Crippling Obamacare Hurts Poor People and Women Above All

President Trump and his allies in Congress failed in their effort to "repeal and replace" Affordable Care Act (ACA), so they have settled upon a "wreck and rejoice" strategy instead.

In a tweet celebrating Congressional passage of the tax bill, the President declared "Obamacare has been repealed."

That's not true, of course. While the tax law deletes the ACA's tax penalty for those who are not enrolled in a qualified health insurance plan, the ACA is still alive.

If the repeal of the mandate was supposed to be a dagger in the heart of Obamacare, it missed its mark. The heart of Obamacare still beats. The insurance exchanges remain in place, as does the expansion of Medicaid coverage.

The Congressional Budget Office estimates, however, that there will be 4 million fewer people will have insurance coverage by 2019, and by 2027, there will be 13 million fewer enrollees. As a result, insurance premiums for enrollees will be 10 percent higher by 2027 than they would have been otherwise.

Whether or not the repeal of the mandate wrecks the ACA, it is hardly cause for rejoicing. Not long ago the President was bragging about creating a "beautiful" replacement for Obamacare that would provide broader and better coverage.

That thought, however "beautiful" it was in its conception, has now been abandoned in favor of maiming the ACA by any means possible.

Repeal of the ACA's enrollment mandate will be especially harmful with respect to contraceptive coverage. The CBO's report does not give us a breakdown of the 13 million people who, by 2027, will not be enrolled in an insurance plan, but many of them will be younger people who elect to drop their coverage once the tax penalty for non-enrollment is lifted.

And many of them will be women who might otherwise benefit from the ACA's "contraceptive mandate."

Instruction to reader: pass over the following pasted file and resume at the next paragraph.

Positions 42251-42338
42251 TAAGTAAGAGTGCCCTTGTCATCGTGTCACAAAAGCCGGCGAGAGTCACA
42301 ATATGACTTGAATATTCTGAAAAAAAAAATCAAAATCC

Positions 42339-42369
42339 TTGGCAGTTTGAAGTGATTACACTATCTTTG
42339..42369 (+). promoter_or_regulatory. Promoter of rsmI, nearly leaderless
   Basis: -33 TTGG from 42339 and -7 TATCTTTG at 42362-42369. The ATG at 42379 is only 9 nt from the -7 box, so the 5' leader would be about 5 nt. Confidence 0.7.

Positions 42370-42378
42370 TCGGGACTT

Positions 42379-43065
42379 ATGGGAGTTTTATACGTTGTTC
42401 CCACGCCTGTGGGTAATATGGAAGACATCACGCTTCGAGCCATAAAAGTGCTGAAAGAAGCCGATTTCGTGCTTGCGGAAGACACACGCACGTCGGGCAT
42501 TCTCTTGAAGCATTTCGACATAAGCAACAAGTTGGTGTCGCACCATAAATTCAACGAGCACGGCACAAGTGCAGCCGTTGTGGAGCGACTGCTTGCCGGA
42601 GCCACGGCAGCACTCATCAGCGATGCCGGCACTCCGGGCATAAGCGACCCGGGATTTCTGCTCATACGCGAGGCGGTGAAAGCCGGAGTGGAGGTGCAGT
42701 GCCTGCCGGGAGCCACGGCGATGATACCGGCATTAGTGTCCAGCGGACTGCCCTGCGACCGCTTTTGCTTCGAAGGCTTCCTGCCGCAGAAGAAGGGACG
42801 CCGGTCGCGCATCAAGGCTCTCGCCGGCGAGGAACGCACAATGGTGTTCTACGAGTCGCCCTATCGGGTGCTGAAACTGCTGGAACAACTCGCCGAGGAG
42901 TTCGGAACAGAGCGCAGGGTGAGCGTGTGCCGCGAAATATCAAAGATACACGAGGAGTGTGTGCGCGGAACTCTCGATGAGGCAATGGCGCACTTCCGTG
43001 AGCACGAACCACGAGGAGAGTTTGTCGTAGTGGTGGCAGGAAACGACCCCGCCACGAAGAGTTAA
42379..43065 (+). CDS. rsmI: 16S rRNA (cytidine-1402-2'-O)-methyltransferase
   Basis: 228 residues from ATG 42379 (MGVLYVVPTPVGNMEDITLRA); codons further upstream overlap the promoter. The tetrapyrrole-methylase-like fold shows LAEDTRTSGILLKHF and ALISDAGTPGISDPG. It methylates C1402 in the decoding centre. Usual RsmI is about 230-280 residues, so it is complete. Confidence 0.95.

Third-generation contraceptive pills on January 2, 2013 in Lille, in northern France. PHILIPPE HUGUEN/AFP/Getty

Subject to religious exemptions, the mandate requires insurers to cover contraceptive services without requiring a co-pay. Younger women, in particular, have benefited from the expanded coverage. The cost-savings for women electing to be sterilized, or to have an IUD or an implant, can be over $1,000.

The Trump administration has already issued new regulations aimed at weakening the contraceptive mandate. Under the new rules, insurers or employers with any religious or moral objections can now drop their coverage of contraception. They don't even have to inform the government.

The larger, unanswered question for the ACA is, what comes next? The Senate Majority Leader, Mitch McConnell, reportedly promised Sen. Susan Collins of Maine that he would support amendments strengthening the ACA in the year-end budget negotiations. But House Republicans, including Speaker Ryan, are strongly opposed to the idea of doing anything to save Obamacare.

Having tried dozens of times to kill the ACA, the House is unlikely to support any resuscitation efforts. Instead, either this year or next, House Republicans will be doing everything in their power to roll back expansion of Medicaid coverage made possible by the ACA.

They still believe, against all polling evidence to the contrary, that they have a public mandate to kill the ACA, no matter the consequences for the poor and those with pre-existing conditions who would lose coverage.

If wrecking Obamacare is part of the "Big Christmas Present" the President promised the American people, it's the political equivalent of coal in our stockings.

But, hey, as the President has said so many times before, he loves coal. It's the thought that counts.

Robert Walker is the president of the Population Institute, a Washington-based organization promoting family planning and the reproductive health of women at home and abroad.